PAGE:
why 'takeS' and not 'take' in this case ?

Dan


Offline Zamzara

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Reply #4 - 14 February 2004, 00:25:29
'Takes' is the present tense, therefore you add an 's' for the 3rd person singular. For past tense, you
could say 'took command'.

Also, note that if you say "John performed an EVA", that implies the EVA is finished and John is back.
If the message appears when John goes out, it should be "John is performing an EVA" or "John is on EVA"


Offline acehunter

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Reply #5 - 14 February 2004, 00:33:53
The most proper version would be "Captain Joe assumes command" (assuming standard military
or NASA, which follows many of the military forms) - that's being very pedantic, though - "takes" is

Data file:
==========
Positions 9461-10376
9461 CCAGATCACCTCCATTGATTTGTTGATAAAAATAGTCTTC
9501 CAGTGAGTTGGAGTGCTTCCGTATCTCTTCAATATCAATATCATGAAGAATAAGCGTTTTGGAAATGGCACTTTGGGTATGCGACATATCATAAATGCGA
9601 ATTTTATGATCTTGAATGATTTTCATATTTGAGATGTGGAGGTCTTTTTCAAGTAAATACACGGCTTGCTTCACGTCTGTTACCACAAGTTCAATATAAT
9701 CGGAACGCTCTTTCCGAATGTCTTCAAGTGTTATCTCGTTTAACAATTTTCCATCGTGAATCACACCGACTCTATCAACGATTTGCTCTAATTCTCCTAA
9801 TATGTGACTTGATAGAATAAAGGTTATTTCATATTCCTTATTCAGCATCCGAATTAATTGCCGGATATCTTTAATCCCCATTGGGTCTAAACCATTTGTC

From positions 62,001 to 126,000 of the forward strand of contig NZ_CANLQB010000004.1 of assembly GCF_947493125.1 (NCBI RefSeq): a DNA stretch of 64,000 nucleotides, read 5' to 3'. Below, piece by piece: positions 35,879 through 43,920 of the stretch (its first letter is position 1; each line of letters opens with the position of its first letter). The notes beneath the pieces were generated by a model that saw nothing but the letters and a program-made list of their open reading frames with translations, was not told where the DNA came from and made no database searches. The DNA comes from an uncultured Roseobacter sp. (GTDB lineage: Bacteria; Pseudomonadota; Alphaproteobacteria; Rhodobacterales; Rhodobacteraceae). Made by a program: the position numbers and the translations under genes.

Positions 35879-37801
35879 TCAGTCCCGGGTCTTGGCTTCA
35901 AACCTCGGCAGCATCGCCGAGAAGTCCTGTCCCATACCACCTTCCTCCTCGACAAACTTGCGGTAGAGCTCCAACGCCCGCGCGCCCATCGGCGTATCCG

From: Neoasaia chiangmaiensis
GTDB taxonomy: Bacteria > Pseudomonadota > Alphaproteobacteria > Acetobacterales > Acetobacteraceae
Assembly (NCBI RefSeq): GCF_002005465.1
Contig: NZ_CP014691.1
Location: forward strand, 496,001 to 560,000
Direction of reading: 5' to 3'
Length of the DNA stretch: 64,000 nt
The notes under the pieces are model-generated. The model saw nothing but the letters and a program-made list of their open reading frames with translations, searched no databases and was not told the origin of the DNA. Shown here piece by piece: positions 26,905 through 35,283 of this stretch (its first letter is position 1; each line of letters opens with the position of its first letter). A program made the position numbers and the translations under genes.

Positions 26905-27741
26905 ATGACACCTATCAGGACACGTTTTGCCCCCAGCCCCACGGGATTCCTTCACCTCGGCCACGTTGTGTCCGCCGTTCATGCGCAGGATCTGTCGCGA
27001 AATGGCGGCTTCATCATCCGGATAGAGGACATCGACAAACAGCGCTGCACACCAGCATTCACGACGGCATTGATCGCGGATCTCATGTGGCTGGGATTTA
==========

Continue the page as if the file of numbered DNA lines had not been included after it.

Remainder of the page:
fine and is what is customarily used on the civilian side and frequently in the military as well.

Dan, in general, your English is very good, it's just some of the little items that trip you up (not
surprising, English is supposedly one of the most difficult languages for non-native speakers, and
even most of us natives screw it up a lot).  It is "takes" instead of "take" because the verb is in
present tense.  For example:

Captain Jones takes command (present tense)
Captain Jones would take command, if he knew how (conditional? tense)
Captain Jones has taken command before (past tense)
Captain Jones will take command (future tense)

If we have any English majors on the list, they will probably find a mistake I made in that
statement.